So You Think You Know Maine

Earl Brechlin

Online via Zoom
Join author and historian Earl Brechlin for a four-session class exploring some of the people, places and events that have made Maine, and Mount Desert Island, what it is today.

In session one we’ll learn about legends and giants of the Great North Woods, and how their shared paths created many of the trails and routes, both literal and societal, we still follow today.

In session two we’ll discuss the Mount Desert Island area during World War II when the area was a hotbed of defense activity including a “secret” radar base atop Cadillac Mountain, Nazi spies landing across Frenchman Bay in Hancock, and the possible crash/shoot down of the Navy Blimp K-14 off Mount Desert Rock. What really happened?

Next, we’ll look at Baxter State Park’s hidden logging past, delving into long-lost photographic scrapbooks of Appalachian Trail pioneer and native of Lubec, Maine, Myron Avery. Long before the 220,000-acre preserve, and adjacent land became the Katahdin Woods and Waters National Monument, the area was a hive to logging activities with numerous dams, entire towns, and calamities such as forest fires.

The last session will cover myths, legends, historical firsts, and the enormous talent of Maine’s early inventors, explorers and artists, drawing from Brechlin’s latest book Wild! Weird! Wonderful! Maine! Many of the areas discussed await your own discovery and exploration today.
Registration closed

The Future of Fisheries in Eastern Maine

Paul Anderson

Online via Zoom
This class will discuss current challenges in Maine's commercial fisheries and the steps being taken by many organizations to sustain them. Where appropriate, fishermen and other partners will be included in the classes to allow participants to engage in discussions about the current situation in these fisheries. Paul Anderson, Executive Director of the Maine Center for Coastal Fisheries in Stonington, Maine, will team-teach this series with Program Team members, based on their work in Collaborative Research, Collaborative Management, and Collaborative Education. The Center's mission is to secure a sustainable and diversified future for fisheries and communities of Eastern Maine and beyond.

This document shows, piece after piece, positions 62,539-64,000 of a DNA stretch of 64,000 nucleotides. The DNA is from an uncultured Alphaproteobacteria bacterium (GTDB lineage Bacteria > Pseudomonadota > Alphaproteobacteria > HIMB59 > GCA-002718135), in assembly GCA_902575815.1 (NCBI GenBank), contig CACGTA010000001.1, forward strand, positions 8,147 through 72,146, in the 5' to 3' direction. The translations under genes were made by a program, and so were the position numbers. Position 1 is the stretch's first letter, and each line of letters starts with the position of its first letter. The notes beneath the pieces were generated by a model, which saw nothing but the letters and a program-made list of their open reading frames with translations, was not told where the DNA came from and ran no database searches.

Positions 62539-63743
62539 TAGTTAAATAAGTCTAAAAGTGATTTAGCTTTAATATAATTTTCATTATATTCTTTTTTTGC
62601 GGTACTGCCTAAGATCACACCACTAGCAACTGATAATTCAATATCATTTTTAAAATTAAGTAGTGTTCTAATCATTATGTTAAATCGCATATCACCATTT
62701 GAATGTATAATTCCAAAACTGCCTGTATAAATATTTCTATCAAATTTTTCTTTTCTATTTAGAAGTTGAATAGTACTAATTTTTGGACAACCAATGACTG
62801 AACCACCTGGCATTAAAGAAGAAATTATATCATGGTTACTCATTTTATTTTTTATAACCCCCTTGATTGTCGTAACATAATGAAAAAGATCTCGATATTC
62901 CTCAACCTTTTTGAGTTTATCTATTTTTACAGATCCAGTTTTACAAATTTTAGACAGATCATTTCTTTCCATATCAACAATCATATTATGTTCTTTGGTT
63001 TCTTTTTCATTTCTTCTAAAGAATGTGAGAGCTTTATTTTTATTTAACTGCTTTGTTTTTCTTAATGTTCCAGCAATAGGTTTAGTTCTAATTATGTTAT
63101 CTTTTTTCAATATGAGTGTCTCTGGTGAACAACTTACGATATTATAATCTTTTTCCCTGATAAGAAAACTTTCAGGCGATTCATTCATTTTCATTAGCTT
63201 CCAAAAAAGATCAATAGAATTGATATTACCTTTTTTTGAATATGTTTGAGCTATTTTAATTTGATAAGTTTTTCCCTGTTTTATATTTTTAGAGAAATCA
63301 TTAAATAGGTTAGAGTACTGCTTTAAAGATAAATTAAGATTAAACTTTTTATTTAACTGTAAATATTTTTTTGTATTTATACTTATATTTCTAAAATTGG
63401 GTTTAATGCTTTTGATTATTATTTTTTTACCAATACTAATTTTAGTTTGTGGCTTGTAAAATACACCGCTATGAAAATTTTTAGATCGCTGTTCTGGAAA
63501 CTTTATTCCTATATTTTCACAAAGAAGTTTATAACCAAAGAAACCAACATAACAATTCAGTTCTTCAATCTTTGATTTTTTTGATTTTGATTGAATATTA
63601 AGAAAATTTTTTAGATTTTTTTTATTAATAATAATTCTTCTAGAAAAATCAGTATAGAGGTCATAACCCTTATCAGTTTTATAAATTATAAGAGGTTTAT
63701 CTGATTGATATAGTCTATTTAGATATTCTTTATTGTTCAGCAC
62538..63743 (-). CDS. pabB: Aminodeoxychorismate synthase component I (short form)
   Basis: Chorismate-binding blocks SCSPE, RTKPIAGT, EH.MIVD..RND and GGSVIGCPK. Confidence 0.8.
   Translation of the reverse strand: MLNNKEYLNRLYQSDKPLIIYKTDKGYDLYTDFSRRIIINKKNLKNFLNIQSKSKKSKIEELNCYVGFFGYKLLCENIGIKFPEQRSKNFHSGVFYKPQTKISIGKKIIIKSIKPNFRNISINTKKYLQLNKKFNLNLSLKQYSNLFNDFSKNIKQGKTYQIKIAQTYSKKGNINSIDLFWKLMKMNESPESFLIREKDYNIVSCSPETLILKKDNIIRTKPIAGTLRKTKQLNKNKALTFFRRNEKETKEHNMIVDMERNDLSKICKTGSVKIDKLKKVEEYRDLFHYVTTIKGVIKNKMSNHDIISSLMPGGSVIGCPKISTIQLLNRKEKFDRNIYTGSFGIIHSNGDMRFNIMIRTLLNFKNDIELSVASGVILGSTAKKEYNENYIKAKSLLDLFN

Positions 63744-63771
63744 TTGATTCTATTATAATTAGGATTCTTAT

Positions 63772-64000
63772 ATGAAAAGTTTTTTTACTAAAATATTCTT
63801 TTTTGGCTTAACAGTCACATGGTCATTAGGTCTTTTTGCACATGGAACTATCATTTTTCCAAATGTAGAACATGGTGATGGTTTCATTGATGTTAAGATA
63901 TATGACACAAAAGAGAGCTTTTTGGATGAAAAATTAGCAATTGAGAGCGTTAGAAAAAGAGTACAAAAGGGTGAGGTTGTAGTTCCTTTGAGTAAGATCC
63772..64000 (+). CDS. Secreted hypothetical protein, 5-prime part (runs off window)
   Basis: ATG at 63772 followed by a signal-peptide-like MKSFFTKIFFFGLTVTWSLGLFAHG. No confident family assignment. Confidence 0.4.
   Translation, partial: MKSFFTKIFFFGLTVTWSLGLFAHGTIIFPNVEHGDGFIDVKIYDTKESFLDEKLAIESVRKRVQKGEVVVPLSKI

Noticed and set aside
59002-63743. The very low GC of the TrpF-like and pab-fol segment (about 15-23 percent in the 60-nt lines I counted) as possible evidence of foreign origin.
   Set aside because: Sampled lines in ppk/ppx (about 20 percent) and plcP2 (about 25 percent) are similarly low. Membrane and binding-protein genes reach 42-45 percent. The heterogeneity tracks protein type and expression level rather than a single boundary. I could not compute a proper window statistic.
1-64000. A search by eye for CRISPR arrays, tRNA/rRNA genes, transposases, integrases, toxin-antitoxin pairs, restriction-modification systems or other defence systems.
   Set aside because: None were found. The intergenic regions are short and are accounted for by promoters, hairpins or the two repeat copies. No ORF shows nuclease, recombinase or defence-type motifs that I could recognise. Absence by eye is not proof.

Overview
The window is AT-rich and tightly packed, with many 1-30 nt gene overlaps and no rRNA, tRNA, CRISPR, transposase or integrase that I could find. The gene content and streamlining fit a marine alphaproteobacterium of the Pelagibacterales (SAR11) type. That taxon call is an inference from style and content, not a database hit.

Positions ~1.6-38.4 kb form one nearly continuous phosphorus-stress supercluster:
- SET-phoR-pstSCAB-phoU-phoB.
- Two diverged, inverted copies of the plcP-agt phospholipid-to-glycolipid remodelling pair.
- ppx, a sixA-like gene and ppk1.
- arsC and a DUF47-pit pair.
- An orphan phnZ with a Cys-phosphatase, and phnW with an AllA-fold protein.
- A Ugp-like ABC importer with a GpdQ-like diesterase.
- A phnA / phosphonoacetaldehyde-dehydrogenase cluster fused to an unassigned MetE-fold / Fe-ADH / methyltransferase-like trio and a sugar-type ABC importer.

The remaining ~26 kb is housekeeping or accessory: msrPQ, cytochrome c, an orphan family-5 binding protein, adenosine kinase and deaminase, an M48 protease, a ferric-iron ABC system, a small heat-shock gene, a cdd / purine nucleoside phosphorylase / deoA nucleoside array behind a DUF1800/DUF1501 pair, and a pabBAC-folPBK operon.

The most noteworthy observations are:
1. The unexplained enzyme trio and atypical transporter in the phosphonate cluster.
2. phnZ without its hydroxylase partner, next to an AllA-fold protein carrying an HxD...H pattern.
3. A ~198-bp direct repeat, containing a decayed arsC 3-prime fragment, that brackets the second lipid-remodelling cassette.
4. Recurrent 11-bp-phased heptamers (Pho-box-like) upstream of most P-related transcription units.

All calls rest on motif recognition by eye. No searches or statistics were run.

Registration closed

The Puzzle of Religion

Robert Gallon

Online via Zoom
The question is not whether you believe in God - there are an uncountable number of gods in the human world. It is whether you believe in religion and the role it plays in our lives.

Among the questions we will discuss are: What is the evolutionary significance of religious belief? How does belief help people live their lives? How can we distinguish religious belief from madness? Is politics religion in another form? If evangelicals need to stop their car, do they need to apply the brakes or just pray?

We will discuss these issues in the context of Stanford Anthropologist Tanya Luhrmann's recent book called "How God Becomes Real: Kindling the Presence of Invisible Others."
Registration closed

The Upanishads: Foundational Scriptures of Hinduism

Edward Beach